Mom-and-pop ethnic grocery stores are a common sight on big-city street corners, peddling exotic fruits and cuts of meat. These days, they’re also increasingly found outside of major metro areas. Continue Reading
Mom-and-pop ethnic grocery stores are a common sight on big-city street corners, peddling exotic fruits and cuts of meat.
These days, they’re also increasingly found outside of major metro areas. Pan-Asian, Middle Eastern or Latin markets may be the most common, but you’ll find markets dedicated to a single nationality, be it Indian, Korean, Serbian, Armenian, Mexican or Jamaican. These markets aren’t just colorful neighborhood businesses, they’re great places to shop. Amid shelves of foods with foreign labels, you’ll find pantry staples like rice and beans, a wide variety of meat and fish, and produce that not only costs less, but is often fresher.
Here’s how to shift your shopping to ethnic grocery stores.
Save on Pantry Staples
When local grocery stores were wiped out of shelf-stable items like canned and dried beans earlier this year, savvy friends stopped by the local Latin supermarket, which still had beans and rice aplenty — and, yes, toilet paper too.
For many shoppers, pantry staples like rice and beans are the gateway to shopping at ethnic grocery stores. You can buy in bulk and stretch your grocery budget.
Serious cooks often seek out international grocery stores for the specialty ingredients these stores offer at crazy low prices. Food blogger Jessica Fisher notes that items that a chain grocery store might call “gourmet,” or stock in the international aisle for a premium price, are simply “normal good food” at an Italian, Middle Eastern, Chinese or Caribbean market. Forget paying $5 for a fancy spice blend at a major grocery store — if they even stock delicacies like scotch bonnet peppers or za’atar.
Use cookbooks or food blogs to get inspiration and familiarize yourself with staple ingredients used in the cuisines you like to eat, then make a shopping list. You can even recreate takeout recipes at home, saving money and boosting your cooking confidence.
Professional cooks and food bloggers, including The Woks of Life and Andrea Nguyen, offer ingredient glossaries and buying guides that will teach you exactly what to look for in these markets. Going in with a list ensures you get everything you need to cook authentic meals without overspending on things you’re unlikely to use often.
Fresh Food For Less
Buying pantry staples at ethnic grocery stores saves money. But to really appreciate what these stores have to offer, shop their produce and meat sections, too.
The fresh offerings might look different from what you’ll find at chain grocery stores. One, that’s the point, and two, there are logistical reasons for that. Ethnic markets offer the things their local communities enjoy eating, whether that’s octopus or oxtail. If you’re an adventurous eater who’s willing to look your food in the face (because you might have to pick out the fish you want filleted), you’ll enjoy fresh, high-quality meat and fish for less than grocery store prices.
Plant-based or feeling squeamish? Not to worry. There’s variety here, too: my local Asian market stocks over 10 types of fresh greens, with none of the familiar chards or kales. Better yet, ethnic markets generally compete with grocery store offerings on price without sabotaging the quality or flavor of their produce.
The reason? The store’s produce buyers tend to follow the same tips as frugal shoppers, scoring deals on fruits and veggies. When they pay less, you do too.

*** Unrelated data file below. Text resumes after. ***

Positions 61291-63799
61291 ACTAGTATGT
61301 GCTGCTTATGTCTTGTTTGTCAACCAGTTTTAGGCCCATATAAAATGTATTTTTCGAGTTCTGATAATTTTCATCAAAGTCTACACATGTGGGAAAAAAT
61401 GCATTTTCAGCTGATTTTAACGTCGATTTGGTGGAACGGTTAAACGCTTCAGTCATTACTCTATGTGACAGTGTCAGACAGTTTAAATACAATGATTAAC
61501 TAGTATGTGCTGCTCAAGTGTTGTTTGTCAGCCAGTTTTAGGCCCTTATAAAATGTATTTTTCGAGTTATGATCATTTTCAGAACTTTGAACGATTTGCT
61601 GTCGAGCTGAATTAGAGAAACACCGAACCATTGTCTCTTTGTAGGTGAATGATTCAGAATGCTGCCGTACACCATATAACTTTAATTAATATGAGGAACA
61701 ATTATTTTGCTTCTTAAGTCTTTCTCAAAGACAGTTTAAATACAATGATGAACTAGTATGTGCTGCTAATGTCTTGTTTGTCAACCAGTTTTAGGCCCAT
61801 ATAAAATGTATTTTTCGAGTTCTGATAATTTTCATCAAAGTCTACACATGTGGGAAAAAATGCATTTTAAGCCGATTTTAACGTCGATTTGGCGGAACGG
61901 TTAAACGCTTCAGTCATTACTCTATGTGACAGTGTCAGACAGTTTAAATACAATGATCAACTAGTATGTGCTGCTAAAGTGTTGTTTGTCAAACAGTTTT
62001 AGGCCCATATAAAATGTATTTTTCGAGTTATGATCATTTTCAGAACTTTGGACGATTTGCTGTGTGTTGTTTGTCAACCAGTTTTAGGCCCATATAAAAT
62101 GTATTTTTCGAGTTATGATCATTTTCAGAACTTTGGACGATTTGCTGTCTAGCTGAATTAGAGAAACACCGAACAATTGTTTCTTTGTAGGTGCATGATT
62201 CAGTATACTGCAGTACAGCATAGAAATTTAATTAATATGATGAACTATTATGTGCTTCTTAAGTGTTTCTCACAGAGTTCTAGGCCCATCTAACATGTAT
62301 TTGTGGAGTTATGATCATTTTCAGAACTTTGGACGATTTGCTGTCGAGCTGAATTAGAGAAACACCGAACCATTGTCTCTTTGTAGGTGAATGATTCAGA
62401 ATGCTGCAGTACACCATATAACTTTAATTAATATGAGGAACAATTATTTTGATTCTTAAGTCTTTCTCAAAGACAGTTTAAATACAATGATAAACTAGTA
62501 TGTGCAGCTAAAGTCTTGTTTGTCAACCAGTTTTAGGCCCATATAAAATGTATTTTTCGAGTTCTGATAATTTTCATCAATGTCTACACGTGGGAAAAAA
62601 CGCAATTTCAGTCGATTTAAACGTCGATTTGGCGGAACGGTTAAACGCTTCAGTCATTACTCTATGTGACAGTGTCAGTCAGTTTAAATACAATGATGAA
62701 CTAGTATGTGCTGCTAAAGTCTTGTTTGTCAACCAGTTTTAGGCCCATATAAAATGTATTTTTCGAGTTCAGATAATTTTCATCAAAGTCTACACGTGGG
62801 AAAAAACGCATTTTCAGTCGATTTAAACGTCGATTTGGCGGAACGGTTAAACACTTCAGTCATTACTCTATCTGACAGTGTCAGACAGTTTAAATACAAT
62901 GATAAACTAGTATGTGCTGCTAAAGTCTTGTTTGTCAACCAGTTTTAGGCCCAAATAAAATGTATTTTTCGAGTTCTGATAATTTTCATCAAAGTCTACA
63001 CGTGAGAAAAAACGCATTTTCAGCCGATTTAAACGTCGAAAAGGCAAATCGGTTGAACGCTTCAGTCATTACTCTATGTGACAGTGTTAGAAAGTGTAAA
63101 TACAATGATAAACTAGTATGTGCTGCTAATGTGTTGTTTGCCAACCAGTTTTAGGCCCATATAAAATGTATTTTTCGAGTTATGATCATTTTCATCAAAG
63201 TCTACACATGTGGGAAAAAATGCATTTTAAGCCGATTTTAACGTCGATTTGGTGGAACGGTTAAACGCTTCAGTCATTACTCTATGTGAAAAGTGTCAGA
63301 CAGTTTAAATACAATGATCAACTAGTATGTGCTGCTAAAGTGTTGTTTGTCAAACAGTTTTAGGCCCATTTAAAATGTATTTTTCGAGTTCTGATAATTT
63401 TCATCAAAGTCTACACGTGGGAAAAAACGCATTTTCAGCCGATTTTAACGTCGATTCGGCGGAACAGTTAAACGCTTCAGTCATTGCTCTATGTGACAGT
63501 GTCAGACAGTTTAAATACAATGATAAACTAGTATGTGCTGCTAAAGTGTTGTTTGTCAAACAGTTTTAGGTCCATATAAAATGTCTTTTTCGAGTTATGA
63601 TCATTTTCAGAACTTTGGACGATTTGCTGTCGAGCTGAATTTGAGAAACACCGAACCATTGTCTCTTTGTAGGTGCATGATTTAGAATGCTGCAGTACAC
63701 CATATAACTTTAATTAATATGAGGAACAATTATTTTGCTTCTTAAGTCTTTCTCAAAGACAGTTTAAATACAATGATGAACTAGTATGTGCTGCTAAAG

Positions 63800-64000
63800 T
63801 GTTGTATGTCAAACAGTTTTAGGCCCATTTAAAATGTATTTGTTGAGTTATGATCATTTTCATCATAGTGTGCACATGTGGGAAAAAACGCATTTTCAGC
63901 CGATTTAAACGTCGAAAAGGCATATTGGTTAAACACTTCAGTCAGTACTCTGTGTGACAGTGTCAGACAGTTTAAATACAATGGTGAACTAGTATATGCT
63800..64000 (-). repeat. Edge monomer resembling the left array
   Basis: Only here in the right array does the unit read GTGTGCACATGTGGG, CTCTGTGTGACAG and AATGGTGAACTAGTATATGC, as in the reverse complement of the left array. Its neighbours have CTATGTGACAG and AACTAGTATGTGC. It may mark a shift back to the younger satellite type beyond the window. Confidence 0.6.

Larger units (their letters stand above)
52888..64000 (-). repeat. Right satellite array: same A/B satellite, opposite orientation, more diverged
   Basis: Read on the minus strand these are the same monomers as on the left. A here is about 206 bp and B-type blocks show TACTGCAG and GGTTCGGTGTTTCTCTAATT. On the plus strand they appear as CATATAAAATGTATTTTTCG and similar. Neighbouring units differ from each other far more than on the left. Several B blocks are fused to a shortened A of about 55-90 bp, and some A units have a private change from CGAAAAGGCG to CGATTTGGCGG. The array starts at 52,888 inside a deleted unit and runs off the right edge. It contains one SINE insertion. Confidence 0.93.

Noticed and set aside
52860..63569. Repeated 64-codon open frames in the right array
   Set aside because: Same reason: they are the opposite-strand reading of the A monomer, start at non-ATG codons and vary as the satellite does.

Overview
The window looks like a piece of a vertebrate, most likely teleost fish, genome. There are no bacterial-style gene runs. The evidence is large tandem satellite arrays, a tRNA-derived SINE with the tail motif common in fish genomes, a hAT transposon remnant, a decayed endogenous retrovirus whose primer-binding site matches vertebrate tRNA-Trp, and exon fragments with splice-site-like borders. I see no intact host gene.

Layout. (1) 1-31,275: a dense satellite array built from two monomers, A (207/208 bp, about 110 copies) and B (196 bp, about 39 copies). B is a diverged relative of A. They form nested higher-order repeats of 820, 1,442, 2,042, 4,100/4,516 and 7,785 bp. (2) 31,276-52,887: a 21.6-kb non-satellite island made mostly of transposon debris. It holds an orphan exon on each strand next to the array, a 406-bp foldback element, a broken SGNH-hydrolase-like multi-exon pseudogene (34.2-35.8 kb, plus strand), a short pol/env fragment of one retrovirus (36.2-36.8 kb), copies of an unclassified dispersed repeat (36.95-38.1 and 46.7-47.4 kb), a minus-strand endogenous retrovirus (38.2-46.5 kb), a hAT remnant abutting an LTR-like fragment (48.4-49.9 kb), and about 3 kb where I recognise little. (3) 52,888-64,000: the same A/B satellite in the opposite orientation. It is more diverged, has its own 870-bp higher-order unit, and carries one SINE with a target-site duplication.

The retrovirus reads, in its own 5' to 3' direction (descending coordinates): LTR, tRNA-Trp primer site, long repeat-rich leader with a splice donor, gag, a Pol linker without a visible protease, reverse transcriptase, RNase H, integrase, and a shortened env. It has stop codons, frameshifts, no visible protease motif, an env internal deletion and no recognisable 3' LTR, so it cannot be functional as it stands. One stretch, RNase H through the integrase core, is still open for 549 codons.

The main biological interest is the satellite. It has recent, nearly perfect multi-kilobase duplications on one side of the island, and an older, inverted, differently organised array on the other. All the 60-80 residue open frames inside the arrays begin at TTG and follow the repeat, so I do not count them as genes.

As The Washington Post reports, Asian and Latin diets tend to be produce-forward, versus the standard American diet, which is lean on fruits and veggies. Produce prices seem cheap because ethnic markets do their best to price culturally valued items attractively. When you’re shopping Asian or Latin markets, you’re saving on produce because it’s a valued commodity; when you shop the big-box stores, you’re more likely to see ten-for-$10 yogurt sales.
In addition, major grocery stores charge higher prices on produce and other items to cover their higher costs for premier real estate, equipment and store renovations, worker salaries and employee training, and even community improvement programs.
Ethnic markets, in contrast, tend to have low-overhead: Their displays are bare-bones, with ingredients often piled on wooden pallets or prices scrawled on cardboard. These markets haven’t invested in fancy technologies like online ordering, drive-through pickup or delivery. Their lower operational costs mean additional savings for shoppers.
Concerned About Quality? Here’s Why You Shouldn’t Be
The no-frills interior of your typical ethnic market, combined with its cheap prices, may have you concerned about quality. Just let common sense lead — avoid buying wilting greens or dented cans and you’ll be fine.
Food magazine Saveur reveals why Chinatown prices are so cheap. Major grocery stores have a supply chain optimized for efficiency. In New York, for example, retailers get produce, meat, and fish from Hunts Point, which is one of the largest food distribution facilities in the world. Chinatown grocers instead work with smaller food warehouses, where they’re likelier to get deliveries throughout the day. Since they can stock less and replenish items more frequently, you get fresher produce than at a big box store that bought in bulk. The ethnic retailer gets by with a smaller footprint and less onsite food storage. Again, they save money and you do, too.
Valerie Imbruce, author of From Farm to Canal Street: Chinatown’s Alternative Food Network in the Global Marketplace, visited over 75 farms that supply these smaller wholesalers. She told Saveur that the farmers were “happy to be working for Chinatown wholesalers…’because they could cultivate an array of crops, leading to economic and agronomic stability.’”
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